Roxanna Walitzki: Exquisite CorpseNews
Mezzo-soprano and performance artist Roxanna Walitzki is set to unveil her latest project on May 20. Her new EP, Exquisite Corpse, is a collection of uniquely arranged French art songs; Walitzki incorporates electronic music, manipulated sounds, vocal glitches, and “sweeping guitar notes” by Anomie Belle, into the existing piano and voice lines of Debussy’s Ariettes Oubliées and Fauré’s Le jardin clos.
Exquisite Corpse was originally conceived as a collaboration with Walitzki’s sister, visual artist Redd Walitzki, and the digital release of the EP will include limited edition prints of Redd’s work from her exhibition of the same name, seen at San Francisco’s Modern Eden Gallery in the fall of 2015.
We spoke with Roxanna about her novel work, and her unique response to the inspiration of these famed French composers.
What made you choose these songs, and how did you come up with the aesthetic of the new arrangements?
I chose these six songs while musing with my sister, Redd [Walitzki], about the themes in her solo-show at Modern Eden. We decided to approach the show as an interdisciplinary collaboration, in which I portrayed the figures in her paintings and produced this music exploring similar motifs. Our main inspiration came from the Greek myth of Chloris (the Goddess of Flowers), who stumbles upon a nymph’s dead body while walking in the woods. Moved by her sad fate, Chloris decides to transform the nymph into a flower. This story made me think of “Dans la nymphée” from Fauré’s Le jardin clos. In the poem, Lerberghe paints the picture of a nymph lying mysteriously in a bed of flowers, only to rise, or bloom, in a transformative and dreamlike flash of light.
Another point of inspiration was the French surrealist parlor game cadavre exquis, in which artists sequentially assemble a composition, adding their distinct vision to create a strange and unique whole. I felt the five selections from Debussy’s Ariettes Oubliées would lend themselves to a re-contextualized interpretation in line with the parlor game’s method. I again took the myth of Chloris as a starting point, and pictured the speaker stumbling upon the nymph’s body, but only realizing in fits and starts that she is dead. Fleeting moments in the text and music hint at that fact: he attempts conversation without response, questions his directionless melancholy, brings her flowers and adoration, but only apprehends that she has left him in the final, unresolved exclamation and chords.
This backstory gives a rather unique tone to the songs, which influenced my style of production and the overall arrangements. I incorporated dissonance and suspense through hovering and droning synths and guitars, and aimed to ornament the dramatic moments with swells and electronic stutters. Nature, which features so prominently in the texts, also played a large part in my interpretations. I recorded sounds, like creaking branches and flowing water, on a field recorder while shooting the reference photos with Redd. I also tried to heighten the sense of story and connection by creating interludes and postludes that tie the songs together and place them in a consistent environment.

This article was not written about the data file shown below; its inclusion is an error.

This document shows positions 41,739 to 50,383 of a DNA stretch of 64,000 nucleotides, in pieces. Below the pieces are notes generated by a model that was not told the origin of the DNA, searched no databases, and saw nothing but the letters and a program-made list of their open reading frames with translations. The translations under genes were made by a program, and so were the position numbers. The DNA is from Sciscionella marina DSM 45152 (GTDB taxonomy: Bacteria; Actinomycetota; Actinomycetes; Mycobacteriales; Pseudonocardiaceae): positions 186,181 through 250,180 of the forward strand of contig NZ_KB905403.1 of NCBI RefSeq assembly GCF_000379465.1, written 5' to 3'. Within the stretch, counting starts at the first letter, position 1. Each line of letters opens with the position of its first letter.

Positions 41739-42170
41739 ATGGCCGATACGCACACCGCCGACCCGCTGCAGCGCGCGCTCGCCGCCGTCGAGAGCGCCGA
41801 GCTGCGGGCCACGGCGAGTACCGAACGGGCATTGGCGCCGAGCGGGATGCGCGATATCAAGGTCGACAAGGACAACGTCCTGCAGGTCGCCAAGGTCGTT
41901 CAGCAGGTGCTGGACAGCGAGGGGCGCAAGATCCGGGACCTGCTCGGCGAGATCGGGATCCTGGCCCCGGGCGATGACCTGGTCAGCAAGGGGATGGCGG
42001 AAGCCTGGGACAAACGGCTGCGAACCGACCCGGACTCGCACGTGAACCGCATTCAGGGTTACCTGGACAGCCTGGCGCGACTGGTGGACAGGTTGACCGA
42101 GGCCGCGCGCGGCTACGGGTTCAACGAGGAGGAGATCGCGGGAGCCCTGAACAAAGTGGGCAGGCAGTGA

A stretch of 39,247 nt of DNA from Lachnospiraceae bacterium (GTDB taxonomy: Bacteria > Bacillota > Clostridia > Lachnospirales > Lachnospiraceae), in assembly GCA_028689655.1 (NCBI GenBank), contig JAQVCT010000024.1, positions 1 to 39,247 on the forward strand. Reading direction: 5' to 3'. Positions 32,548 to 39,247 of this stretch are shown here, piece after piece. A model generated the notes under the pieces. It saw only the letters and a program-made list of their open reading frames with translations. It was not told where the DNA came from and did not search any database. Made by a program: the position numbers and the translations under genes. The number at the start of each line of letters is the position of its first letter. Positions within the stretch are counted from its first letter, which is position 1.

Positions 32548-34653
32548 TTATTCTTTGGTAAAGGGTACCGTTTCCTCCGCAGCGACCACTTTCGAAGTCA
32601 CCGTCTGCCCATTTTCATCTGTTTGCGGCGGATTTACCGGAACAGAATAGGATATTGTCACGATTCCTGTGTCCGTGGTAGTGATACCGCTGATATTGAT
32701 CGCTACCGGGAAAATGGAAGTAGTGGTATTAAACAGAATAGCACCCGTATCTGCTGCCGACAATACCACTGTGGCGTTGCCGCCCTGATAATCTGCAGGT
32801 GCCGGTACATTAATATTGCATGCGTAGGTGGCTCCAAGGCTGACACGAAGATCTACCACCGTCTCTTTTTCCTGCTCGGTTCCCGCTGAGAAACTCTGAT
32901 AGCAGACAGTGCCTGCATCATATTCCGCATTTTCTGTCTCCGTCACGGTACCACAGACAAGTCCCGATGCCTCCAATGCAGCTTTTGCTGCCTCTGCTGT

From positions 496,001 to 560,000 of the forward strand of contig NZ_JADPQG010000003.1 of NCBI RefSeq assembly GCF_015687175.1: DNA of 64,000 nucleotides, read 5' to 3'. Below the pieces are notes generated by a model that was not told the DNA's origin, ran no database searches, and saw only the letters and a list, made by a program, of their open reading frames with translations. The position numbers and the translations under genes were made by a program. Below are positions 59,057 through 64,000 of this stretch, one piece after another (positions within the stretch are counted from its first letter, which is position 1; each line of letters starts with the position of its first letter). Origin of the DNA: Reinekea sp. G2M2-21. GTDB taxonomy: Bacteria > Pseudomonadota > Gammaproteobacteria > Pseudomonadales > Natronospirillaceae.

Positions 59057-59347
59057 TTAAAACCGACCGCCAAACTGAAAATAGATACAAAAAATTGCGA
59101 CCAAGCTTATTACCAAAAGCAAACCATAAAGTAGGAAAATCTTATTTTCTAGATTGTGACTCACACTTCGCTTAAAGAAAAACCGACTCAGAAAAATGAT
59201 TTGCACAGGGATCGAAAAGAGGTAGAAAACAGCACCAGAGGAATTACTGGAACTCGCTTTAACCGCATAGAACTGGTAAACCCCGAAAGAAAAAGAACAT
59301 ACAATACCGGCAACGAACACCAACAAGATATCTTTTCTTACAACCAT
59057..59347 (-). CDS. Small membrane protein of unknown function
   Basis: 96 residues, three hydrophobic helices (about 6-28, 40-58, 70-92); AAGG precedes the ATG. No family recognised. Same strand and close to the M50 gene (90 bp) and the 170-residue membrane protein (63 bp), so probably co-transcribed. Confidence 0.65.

What appealed to you about this repertoire’s take on death and beauty?
Rebirth and transformation are an inherent part of nature. Where there is decay there is also new life, and, while this process is often one of vast sadness, it is also one of beauty. This repertoire has a similar quality: the compositions are lush, flowing, and full of life, but also turbulent and rich with emotional depth and darkness. I see the texts as open to interpretation and not necessarily fixated on death, but thinking about them in this context almost enhanced their beauty for me. Each little voice and rustling branch in “C’est l’Extase” was previously something else in the constantly changing and evolving flow of existence, but everything (from the red roses to the endless countryside lamented in “Spleen”) has meaning and beauty only if we choose to see it.
What kind of feedback have you received from your incorporation of electronic music into classical/art song repertoire?
I only recently began down this path, but have received mostly positive feedback about my approach. What I do isn’t what most people expect when picturing electronic-meets-classical (it’s a far cry from things like The Fifth Element aria and other techno-driven reinterpretations), but the layering of textures can be helpful to those less accustomed to listening to art songs. It adds another emotive dimension to tune into, and I try to stay attuned to, and respectful of, what made the compositions great in the first place. I am finding what I do to be a little difficult to categorize, and I know it will not be for everyone. That said, I see this fusion of electronic and classical music as one possible way to engage a new audience with the art-form, and I’m really excited to explore more projects of this nature!
For full details and to hear a taste of Exquisite Corpse, click here.